Barry-McGuiganOldIt’s 30 years since the boxer who became known as the ‘Clones Cyclone’ fought in Ferrybank.

On January 11th, 1980, The Munster Express trumpeted ‘Barry McGuigan for Waterford’, our correspondent ‘Ringside’ reporting how the 19-year-old British Commonwealth and Mini-European gold medal winner from Smithboro A.B.C., Monaghan, was to take on the vastly experienced Paddy O’Reilly of Ferrybank B.C. at the Shanty Lounge Bar, Smartscastle, that Friday night.

A former Waterford Glass blower, “O’Reilly boxed McGuigan last year in Monaghan and the gold medal winner promised the Ferrybank man if ever they were putting on a show that he would travel to box if needed”, the preview explained.

Admission was £2, with the bantamweight bout billed as “a great chance for boxing fans to see one of Ireland’s best prospects of winning gold in the 1980 Olympics in Russia [as captain of the Republic team]. McGuigan won a Commonwealth gold medal in Edmonton, Canada, in 1978; four months later he then went to the 7th International Tournament in Holland (better known as the Mini-Europeans) and took on the best in Europe to score a unanimous decision verdict and take his second gold medal.”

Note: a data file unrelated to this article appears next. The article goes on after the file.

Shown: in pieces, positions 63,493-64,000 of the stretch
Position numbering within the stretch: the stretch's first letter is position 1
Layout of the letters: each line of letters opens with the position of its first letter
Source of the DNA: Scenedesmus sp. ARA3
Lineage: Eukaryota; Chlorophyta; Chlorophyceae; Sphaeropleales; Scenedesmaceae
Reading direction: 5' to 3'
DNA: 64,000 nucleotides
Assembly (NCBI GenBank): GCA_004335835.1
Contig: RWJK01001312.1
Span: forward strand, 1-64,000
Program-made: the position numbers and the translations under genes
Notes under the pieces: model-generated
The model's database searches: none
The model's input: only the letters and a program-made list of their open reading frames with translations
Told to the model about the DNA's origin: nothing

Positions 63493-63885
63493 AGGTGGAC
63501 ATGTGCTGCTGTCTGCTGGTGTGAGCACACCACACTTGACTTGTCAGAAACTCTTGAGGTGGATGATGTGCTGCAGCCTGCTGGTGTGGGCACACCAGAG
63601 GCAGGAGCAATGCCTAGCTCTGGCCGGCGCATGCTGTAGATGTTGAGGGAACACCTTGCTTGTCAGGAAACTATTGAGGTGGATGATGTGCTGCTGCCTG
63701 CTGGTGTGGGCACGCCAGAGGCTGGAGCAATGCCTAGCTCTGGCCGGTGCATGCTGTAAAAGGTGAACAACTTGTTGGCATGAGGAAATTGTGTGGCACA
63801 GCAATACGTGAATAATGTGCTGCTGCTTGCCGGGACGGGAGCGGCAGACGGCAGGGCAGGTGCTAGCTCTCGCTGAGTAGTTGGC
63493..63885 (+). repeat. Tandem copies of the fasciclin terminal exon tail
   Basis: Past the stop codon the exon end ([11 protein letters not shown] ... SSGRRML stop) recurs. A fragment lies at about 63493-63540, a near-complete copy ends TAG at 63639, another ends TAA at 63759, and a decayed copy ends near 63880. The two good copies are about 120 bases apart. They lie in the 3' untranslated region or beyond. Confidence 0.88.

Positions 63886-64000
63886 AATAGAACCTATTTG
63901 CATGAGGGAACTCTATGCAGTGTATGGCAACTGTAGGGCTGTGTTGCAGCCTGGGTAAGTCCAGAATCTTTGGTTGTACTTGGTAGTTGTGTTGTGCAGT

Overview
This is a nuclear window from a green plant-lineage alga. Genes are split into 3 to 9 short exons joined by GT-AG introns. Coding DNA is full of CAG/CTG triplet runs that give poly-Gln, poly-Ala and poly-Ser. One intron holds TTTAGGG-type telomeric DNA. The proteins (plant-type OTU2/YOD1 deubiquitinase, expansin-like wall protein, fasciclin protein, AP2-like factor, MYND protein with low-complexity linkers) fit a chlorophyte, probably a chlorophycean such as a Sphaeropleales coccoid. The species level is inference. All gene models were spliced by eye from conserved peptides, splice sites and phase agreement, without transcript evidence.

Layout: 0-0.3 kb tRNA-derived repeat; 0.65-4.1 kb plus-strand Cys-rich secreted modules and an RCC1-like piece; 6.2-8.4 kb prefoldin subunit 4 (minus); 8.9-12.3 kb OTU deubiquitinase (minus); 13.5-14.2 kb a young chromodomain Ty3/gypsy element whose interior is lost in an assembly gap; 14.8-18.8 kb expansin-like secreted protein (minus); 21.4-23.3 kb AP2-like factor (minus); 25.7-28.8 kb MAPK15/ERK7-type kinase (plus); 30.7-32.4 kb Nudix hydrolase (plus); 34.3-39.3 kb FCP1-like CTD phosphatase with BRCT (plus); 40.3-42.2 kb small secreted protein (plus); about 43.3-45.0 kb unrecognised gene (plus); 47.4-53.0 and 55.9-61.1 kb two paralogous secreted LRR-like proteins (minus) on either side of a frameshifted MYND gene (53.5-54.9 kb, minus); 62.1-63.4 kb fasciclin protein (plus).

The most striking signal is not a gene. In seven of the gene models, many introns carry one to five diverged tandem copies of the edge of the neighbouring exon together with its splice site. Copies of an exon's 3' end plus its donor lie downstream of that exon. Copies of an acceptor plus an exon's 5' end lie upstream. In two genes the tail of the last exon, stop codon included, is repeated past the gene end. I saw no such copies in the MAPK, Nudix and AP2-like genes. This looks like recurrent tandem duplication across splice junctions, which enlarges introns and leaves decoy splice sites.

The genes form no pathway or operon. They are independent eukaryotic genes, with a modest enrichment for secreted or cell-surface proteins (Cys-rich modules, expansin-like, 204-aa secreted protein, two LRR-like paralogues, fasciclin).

Having beaten his pal Patsy – or “Footer” to his friends (they were first matched together in the ’78 Irish Senior Championships) – McGuigan, whose real name is Finbar, turned pro in May of the following year and won 32 of his 35 fights, including, of course, the WBA world featherweight title in 1985, becoming the first person not born in the UK to collect the BBC Sports Personality Award.

McGuigan, founding chairman of the Professional Boxing Association, regards Ricky Hatton’s intended comeback (once he sheds several stone) as seriously “ill-advised”, observing that “Hatton has also been world class at abusing his body outside the ring.

“Ricky might say, ‘Who does he think he is to judge me?’ But I’m 48 years old and I’ve been through what he has at the very highest level and seen tragedies in the ring and guys damaged there, and sometimes fighters have to be protected from themselves.”